The American military insists the men acted on their own and has tried to distance itself from them and their leader, Jonathan Idema, a former U.S. soldier who once was convicted of fraud.
However, the use of mercenaries violates the Geneva convention. Actually the use of mercenaries is state-sponsored terrorism.
4. Foot Soldiers of the New World Order: The Rise of the Corporate Military
Mercenaries are outlawed under Article 47 of the Geneva Convention. In December 1994 the United Nations General Assembly adopted Resolution 49/1150 urging all nations 'to take the necessary steps and to exercise the utmost vigilance against the menace posed by the activities of mercenaries'. The UN International Convention Against the Recruitment, Use, Financing and Training of Mercenaries has been signed or ratified by twenty-one countries.
5. My United States of Whatever - excerpts interview with Brookings Fellow PW Singer, author of Corporate Warriors: The Rise of the Privatized Military Industry.
When I asked Singer, if a presidential debate about PMFs would help sort these things out, he questioned the logic of politicizing the issue.
"This kind of debate is difficult to have in an election year," he said, "particularly when you have companies that are linked to people in government. It has become a real partisan issue. Democrats are slamming Cheney's connections. The Bush administration is lining up very tightly with Halliburton. In the long view, this could be unfortunate because we're talking about something that's far more important than Democrats versus Republicans. We're talking about national security and soldiers' lives and welfare at stake when they interface with PMFs. Halliburton and a number of other companies provide infantry roles that protect key installations, escort convoys, and protect the reconstruction teams in Iraq. They're armed on the ground. That's been a major concern of a lot of our forces there."
Why is that?
"Two things. First, PMF operators are not beholden to our chain of command. They're making their own decisions -- getting involved in their own situations. Second, local Iraqis are sometimes unable to make a distinction between who is an official US soldier and who is a private soldier. The cover of my book has a picture of PMF operators. They're wearing US fatigues; the only thing different is that the insignia is gone."
What's the justification used by the Bush administration for running contrary to code?
"PMFs are a real discomfort in our military right now," Singer said. "But the military feels like it doesn't have a choice. It's deploying in so many countries that without PMFs we would have to reinstate the draft and call up more National Guard and reservists. This adds a political price to our operations and begs the question of whether or not we should have been involved in the operations in the first place.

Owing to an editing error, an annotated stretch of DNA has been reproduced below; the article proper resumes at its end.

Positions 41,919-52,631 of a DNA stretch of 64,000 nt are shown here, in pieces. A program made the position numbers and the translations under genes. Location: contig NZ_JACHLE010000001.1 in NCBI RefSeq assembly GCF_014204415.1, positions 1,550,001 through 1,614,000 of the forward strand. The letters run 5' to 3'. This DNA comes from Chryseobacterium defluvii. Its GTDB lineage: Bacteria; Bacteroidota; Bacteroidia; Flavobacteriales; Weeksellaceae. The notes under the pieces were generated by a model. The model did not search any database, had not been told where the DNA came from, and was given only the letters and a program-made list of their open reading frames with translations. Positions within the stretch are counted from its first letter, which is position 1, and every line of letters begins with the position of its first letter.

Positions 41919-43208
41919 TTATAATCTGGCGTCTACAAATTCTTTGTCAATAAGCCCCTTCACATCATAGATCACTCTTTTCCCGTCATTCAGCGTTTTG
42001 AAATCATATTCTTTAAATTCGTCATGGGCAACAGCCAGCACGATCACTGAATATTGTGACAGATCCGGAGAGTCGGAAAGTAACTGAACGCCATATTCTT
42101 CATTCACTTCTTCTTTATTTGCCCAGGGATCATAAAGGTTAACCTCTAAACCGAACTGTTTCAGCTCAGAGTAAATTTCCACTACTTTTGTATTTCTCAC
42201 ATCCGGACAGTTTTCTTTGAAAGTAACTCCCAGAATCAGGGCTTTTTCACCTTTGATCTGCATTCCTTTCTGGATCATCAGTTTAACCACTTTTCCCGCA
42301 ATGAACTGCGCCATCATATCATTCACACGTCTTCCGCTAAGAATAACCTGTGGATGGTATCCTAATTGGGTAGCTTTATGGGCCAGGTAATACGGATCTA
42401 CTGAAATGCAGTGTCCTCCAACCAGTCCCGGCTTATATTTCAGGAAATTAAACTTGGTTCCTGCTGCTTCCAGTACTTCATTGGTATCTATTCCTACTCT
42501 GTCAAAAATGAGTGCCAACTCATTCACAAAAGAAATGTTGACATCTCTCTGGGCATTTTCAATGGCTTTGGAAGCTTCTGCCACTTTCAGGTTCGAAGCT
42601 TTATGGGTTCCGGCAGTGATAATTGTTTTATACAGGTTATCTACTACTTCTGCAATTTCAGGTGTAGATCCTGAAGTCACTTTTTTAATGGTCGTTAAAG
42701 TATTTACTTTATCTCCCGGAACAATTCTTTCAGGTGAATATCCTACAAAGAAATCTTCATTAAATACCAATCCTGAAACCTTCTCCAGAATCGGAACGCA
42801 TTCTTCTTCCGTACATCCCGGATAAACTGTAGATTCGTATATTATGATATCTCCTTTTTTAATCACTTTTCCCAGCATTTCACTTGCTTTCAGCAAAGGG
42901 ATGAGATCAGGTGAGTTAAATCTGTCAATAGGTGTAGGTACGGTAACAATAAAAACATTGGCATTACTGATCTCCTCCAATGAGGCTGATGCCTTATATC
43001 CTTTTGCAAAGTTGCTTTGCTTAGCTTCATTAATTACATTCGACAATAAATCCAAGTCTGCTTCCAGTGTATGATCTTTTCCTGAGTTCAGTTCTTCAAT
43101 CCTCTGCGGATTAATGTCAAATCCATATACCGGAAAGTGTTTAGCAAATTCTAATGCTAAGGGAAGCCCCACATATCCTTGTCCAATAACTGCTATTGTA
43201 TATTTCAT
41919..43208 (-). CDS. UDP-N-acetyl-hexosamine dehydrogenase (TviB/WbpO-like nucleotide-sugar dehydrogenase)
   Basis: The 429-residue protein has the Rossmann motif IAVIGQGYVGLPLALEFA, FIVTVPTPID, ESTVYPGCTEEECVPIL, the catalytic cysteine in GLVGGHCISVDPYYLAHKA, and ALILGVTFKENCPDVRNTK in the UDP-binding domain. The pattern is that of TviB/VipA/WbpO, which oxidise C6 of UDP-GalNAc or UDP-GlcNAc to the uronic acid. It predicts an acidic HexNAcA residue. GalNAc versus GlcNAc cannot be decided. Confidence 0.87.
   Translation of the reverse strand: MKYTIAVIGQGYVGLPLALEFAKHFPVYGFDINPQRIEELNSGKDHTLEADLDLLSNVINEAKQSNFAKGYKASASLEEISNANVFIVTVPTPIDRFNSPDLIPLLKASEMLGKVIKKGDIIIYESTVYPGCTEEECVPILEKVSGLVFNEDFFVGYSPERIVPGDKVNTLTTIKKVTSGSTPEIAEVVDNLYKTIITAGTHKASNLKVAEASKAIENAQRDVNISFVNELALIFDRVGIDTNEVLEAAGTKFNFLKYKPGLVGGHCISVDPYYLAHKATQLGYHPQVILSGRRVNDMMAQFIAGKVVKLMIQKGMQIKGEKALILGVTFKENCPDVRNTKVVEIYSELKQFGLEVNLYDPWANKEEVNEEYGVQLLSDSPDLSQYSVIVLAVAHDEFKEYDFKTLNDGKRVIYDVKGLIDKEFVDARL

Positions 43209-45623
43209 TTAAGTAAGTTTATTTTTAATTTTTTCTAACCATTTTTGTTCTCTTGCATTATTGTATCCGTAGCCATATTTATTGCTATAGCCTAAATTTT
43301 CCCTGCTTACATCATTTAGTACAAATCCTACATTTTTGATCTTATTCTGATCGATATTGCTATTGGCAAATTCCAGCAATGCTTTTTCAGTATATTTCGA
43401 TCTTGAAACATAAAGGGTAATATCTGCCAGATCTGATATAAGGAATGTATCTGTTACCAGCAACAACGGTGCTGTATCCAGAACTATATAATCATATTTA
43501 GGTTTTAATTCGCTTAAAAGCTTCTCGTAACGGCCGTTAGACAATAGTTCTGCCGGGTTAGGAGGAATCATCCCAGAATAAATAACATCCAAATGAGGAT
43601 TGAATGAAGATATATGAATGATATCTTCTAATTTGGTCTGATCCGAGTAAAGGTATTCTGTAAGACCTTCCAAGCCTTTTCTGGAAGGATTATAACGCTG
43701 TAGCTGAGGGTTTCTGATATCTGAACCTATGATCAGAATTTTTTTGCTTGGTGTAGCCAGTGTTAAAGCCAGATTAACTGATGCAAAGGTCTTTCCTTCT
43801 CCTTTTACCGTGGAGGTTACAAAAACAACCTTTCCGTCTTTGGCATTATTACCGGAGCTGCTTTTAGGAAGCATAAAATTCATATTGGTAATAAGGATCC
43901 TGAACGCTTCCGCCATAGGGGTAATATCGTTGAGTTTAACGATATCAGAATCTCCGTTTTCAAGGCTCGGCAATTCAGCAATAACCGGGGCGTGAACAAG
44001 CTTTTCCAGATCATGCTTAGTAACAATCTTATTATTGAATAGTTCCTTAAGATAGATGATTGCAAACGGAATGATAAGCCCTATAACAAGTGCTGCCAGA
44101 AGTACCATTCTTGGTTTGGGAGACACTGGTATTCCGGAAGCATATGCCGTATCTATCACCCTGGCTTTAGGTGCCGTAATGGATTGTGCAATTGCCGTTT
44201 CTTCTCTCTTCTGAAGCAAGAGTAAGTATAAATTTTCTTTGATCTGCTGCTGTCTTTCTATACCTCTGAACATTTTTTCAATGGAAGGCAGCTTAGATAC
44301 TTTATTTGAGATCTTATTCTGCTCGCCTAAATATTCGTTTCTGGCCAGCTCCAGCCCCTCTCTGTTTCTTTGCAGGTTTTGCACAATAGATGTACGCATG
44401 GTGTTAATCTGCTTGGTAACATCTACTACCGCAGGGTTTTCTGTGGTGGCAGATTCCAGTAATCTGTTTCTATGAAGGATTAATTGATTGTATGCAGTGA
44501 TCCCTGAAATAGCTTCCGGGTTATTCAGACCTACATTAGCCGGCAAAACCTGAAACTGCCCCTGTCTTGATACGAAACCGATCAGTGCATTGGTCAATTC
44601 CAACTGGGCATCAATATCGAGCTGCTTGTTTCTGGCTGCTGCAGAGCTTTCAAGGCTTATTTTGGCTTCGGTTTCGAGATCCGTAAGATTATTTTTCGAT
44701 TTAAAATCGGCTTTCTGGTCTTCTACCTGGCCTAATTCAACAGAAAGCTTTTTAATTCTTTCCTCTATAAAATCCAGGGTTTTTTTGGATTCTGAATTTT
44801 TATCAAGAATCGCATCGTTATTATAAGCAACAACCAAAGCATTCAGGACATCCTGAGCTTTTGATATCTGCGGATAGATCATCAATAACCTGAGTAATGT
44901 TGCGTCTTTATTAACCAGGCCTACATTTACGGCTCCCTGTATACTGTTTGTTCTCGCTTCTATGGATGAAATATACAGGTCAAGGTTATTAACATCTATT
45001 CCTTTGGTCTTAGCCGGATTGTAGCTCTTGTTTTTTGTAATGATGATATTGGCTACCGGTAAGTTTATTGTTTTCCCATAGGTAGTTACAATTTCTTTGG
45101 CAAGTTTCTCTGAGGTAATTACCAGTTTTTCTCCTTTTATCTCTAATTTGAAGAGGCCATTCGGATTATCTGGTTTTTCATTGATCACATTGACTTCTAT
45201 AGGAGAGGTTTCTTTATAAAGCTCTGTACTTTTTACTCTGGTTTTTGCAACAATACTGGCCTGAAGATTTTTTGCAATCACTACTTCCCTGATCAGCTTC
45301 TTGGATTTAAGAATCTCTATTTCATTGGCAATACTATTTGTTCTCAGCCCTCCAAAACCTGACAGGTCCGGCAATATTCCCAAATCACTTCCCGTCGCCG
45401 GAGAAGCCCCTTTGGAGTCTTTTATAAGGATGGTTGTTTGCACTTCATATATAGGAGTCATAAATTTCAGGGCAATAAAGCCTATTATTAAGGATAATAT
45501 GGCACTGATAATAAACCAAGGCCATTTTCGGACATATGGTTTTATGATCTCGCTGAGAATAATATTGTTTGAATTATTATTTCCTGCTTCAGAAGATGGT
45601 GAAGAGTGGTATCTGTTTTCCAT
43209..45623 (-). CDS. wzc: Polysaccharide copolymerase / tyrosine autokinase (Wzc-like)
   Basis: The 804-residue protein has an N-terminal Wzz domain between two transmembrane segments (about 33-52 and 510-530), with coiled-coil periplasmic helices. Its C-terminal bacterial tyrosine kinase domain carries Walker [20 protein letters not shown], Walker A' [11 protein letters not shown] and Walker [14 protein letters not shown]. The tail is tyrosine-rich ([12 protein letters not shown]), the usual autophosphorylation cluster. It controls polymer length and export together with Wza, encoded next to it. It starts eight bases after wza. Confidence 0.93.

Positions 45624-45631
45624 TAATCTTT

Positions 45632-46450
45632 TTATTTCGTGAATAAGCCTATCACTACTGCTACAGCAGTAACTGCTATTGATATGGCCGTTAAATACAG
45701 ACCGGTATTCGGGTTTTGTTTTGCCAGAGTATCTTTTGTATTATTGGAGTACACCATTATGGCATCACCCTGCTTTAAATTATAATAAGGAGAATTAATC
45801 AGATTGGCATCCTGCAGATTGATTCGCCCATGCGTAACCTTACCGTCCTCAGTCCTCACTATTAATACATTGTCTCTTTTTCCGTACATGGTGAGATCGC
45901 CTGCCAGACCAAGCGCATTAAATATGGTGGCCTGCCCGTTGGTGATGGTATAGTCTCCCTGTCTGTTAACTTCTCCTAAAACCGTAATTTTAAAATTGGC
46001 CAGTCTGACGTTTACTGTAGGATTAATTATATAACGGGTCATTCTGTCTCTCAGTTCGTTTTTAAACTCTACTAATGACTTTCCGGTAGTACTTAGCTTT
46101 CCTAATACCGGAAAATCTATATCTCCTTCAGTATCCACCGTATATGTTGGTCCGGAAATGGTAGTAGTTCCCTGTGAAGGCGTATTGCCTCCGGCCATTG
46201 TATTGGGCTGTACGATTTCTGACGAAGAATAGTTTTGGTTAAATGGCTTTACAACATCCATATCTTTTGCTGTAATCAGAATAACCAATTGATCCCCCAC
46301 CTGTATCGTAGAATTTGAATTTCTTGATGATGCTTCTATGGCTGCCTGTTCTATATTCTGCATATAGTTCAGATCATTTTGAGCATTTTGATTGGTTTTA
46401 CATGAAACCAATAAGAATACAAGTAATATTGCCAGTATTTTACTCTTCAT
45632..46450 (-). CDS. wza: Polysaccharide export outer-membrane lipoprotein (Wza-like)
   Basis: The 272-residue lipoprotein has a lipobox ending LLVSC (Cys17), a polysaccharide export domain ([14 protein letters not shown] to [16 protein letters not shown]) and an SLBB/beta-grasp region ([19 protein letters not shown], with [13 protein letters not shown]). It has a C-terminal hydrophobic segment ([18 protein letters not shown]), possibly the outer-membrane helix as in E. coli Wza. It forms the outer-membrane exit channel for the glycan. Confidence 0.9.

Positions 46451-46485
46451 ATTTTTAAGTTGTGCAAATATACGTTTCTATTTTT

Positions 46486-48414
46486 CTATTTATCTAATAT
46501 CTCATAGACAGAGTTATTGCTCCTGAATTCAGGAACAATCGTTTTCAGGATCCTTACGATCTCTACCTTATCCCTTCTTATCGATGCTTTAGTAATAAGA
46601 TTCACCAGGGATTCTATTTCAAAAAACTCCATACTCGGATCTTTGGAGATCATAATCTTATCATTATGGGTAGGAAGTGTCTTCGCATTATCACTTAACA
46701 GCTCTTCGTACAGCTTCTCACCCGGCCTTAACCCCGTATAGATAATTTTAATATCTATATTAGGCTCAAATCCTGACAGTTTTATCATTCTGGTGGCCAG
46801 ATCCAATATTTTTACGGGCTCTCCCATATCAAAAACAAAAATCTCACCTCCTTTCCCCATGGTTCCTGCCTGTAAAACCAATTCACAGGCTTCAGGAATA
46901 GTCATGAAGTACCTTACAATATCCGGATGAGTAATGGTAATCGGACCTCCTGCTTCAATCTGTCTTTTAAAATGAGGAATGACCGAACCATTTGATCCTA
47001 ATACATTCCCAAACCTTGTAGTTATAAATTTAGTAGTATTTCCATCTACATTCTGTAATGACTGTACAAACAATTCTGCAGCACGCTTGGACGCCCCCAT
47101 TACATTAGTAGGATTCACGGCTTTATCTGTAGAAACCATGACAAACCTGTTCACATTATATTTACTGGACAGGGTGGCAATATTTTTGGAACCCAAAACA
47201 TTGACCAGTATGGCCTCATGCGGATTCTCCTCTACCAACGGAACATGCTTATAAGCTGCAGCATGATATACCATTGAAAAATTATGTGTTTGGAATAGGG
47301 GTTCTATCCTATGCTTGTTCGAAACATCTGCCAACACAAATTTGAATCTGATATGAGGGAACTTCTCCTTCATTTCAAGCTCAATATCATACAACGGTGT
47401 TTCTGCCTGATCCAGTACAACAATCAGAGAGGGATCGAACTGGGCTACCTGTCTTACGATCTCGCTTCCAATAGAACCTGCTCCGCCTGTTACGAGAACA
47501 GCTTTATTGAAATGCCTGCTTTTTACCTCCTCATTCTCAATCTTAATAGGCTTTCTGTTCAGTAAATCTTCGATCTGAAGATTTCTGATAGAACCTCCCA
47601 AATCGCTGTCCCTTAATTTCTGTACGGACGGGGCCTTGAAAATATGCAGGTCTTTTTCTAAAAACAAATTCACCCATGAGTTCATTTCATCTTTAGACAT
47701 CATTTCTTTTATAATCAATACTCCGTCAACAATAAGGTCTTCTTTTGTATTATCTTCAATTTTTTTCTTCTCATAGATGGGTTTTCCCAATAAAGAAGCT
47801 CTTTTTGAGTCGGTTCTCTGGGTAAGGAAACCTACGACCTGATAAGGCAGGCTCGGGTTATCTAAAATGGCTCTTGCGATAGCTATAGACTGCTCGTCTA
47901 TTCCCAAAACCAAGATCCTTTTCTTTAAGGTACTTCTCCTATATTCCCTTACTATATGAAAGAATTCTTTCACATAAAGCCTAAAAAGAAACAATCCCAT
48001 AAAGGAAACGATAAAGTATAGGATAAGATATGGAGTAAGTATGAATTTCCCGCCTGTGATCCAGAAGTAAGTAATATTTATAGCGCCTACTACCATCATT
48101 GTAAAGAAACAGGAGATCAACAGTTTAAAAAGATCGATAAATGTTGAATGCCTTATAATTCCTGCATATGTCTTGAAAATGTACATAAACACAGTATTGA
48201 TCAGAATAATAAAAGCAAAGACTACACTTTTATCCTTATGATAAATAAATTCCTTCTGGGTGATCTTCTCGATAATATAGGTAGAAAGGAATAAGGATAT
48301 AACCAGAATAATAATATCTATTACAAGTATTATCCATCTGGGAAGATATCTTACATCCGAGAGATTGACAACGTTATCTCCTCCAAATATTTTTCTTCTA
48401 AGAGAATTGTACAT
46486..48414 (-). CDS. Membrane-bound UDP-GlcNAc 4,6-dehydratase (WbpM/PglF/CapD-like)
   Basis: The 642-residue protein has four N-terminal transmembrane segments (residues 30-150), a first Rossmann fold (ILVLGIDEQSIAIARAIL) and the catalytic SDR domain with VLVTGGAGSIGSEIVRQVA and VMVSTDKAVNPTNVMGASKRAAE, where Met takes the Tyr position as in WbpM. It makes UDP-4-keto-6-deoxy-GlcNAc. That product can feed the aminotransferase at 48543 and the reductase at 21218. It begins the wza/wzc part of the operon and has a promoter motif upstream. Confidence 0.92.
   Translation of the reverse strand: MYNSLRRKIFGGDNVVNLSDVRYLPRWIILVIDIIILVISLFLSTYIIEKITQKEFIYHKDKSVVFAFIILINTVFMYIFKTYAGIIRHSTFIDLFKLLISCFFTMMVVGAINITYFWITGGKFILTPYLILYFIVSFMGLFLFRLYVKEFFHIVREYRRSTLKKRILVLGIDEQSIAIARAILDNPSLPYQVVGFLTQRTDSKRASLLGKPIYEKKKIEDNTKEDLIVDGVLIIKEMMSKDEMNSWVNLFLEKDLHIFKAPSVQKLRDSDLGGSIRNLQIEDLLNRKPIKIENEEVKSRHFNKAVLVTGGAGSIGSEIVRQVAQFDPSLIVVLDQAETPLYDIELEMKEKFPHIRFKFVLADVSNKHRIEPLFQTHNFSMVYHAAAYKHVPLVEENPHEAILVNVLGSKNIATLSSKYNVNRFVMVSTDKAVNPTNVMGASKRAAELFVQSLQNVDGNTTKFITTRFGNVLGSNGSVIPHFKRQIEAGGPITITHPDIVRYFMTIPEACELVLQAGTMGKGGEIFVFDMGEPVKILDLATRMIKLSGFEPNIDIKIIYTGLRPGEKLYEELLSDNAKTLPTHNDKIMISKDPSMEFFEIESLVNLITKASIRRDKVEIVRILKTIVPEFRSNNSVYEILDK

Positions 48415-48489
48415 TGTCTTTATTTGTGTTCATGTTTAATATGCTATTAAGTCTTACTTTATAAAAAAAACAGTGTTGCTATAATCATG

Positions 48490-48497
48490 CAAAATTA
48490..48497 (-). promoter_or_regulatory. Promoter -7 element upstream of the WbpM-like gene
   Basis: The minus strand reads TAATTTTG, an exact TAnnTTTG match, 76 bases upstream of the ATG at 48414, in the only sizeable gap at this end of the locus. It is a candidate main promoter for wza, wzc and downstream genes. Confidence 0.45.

Combine these facts with the legislation currently sneaking through congress to outsource torture to terrorist states, and you see what kind of future is before us.
I don't think it's in our country's best interest to allow our armed forces to be converted into hired mercenaries, because the loyalties are to the boardroom, not the flag; the forces lack the discipline instilled by the structured military chain of command, and the US loses complete control over the operations being conducted, filled with fighters recruited from the willing from whatever unsavory culture bred them.
Keenly aware that the contract owner will abandon them in questionable operations, as we witnessed in the Afghan vigilante case, rather than risk capture in hostile lands without the benefits and protection of state diplomacy and geneva conventions, the warriors become themselves the very suicide terrorists we are so loathe to comprehend. Who here doubts that these corporate warriors will not hesitate to settle their contract disputes with the blood of innocent Americans?
We have a clear choice now, and an imperative: we can stay the course for decades to come by supporting our government's military adventurism into global conflicts with corporate mercenaries whose primary motive is profit, committing gross violations of international law in our name and on our ever increasing dime, or we can bring our troops home as quickly as possible, eject these profiteering provocateurs from our government and stop kicking hornet's nests around the globe.
Update [2004-10-6 13:53:12 by newsouth]:
For extensive research into our government's shift toward the privatization of warfare, see Center for Public Integrity's 11-part investigative series on the Business of War.